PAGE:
2. Sites description
a. Yanco: Murrumbidgee catchment (Australia)
The Murrumbidgee catchment, located in the southeastern part of Australia, covers about 82 000 km2 (34°–37°S, 143°–150°E) and is a part of the Murray–Darling basin. The Yanco study site is a 55 km × 55 km area located in the center of the Murrumbidgee western plains where the topography is flat, with very few geological outcroppings. The soil texture is predominantly sandy loam. The climate is semiarid, with an average annual precipitation of about 300 mm, while evaporative demand is about 1200 mm yr−1, according to the reference evapotranspiration (ET0), derived from the Food and Agriculture Organization (FAO) Penman–Monteith equation (Allen et al. 1998). The land use in the western part of the site comprises irrigation, while elsewhere land use is composed of rain-fed crops and native pasture with scattered trees.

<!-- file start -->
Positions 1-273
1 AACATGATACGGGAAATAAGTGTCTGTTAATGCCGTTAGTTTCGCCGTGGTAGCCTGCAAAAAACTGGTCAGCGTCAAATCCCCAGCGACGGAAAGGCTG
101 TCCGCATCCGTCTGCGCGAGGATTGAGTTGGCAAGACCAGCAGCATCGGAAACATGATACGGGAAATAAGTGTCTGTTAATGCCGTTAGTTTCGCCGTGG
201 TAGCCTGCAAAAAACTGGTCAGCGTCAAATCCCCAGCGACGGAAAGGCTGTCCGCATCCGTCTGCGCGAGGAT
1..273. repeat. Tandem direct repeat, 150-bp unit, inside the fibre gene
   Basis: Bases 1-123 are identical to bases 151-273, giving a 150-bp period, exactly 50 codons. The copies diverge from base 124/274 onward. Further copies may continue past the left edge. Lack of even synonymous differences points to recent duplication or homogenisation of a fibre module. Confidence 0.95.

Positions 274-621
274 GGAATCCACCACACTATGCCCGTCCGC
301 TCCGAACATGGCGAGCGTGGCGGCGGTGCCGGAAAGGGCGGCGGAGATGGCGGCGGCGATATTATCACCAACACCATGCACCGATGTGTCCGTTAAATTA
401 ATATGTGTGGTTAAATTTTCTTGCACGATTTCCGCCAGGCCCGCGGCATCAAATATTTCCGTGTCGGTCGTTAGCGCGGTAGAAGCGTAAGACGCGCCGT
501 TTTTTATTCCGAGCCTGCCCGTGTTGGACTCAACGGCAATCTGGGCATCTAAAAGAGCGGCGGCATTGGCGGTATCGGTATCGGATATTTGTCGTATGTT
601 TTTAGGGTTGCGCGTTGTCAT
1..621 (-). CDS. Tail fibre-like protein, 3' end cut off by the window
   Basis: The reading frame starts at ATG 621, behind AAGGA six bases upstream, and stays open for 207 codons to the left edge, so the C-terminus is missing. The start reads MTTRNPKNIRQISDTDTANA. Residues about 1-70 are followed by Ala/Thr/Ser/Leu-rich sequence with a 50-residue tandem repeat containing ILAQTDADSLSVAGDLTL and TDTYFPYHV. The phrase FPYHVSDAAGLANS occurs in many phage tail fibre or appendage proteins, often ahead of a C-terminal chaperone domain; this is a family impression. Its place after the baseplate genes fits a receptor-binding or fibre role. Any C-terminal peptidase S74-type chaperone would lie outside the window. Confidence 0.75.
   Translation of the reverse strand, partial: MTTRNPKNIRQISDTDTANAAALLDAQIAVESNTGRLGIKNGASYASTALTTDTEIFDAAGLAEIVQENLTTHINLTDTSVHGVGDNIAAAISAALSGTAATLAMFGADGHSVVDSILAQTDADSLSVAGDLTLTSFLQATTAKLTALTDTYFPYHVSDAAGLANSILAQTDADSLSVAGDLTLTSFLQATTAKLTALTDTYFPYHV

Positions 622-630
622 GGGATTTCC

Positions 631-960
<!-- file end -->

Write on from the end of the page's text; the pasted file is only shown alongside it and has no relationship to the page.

The Yanco region has been intensively monitored for remote sensing studies since 2001 (Smith et al. 2012). This area has been selected as a core site for the calibration/validation of the SMOS (Peischl et al. 2012), SMAP (Panciera et al. 2014), and Global Change Observation Mission–Water (GCOM-W1; Mladenova et al. 2011) missions and has also been the focus of field experiments dedicated to algorithm development studies for the SMOS and SMAP missions: National Airborne Field Experiment 2006 (NAFE06; Merlin et al. 2008b), Australian Airborne Cal/Val Experiments for SMOS (AACES-1, -2; Peischl et al. 2012), and Soil Moisture Active Passive Experiments (SMAPex-1, -2, -3; Panciera et al. 2014). To assess the European Centre for Medium-Range Weather Forecasts (ECMWF) interim reanalysis (ERA-Interim) precipitation product, OzNet ground-based precipitation measurements using tipping-bucket rain gauges were used (Smith et al. 2012). These data are available online (http://www.oznet.org.au/). Seven sites presenting the best data quality and continuity were selected for this study (Yanco 1, 2, 8, 9, 10, 12, and 13). Table 1 displays the site characteristics, and their locations are shown in Fig. 1. These sites are representative of the three main land uses of the region (Fig. 1): irrigated crops (Yanco 9), rain-fed crops (Yanco 1 and 11; typically wheat and fallow), and grazing (Yanco 2, 8, 10, 13; typically perennial grass-type vegetation).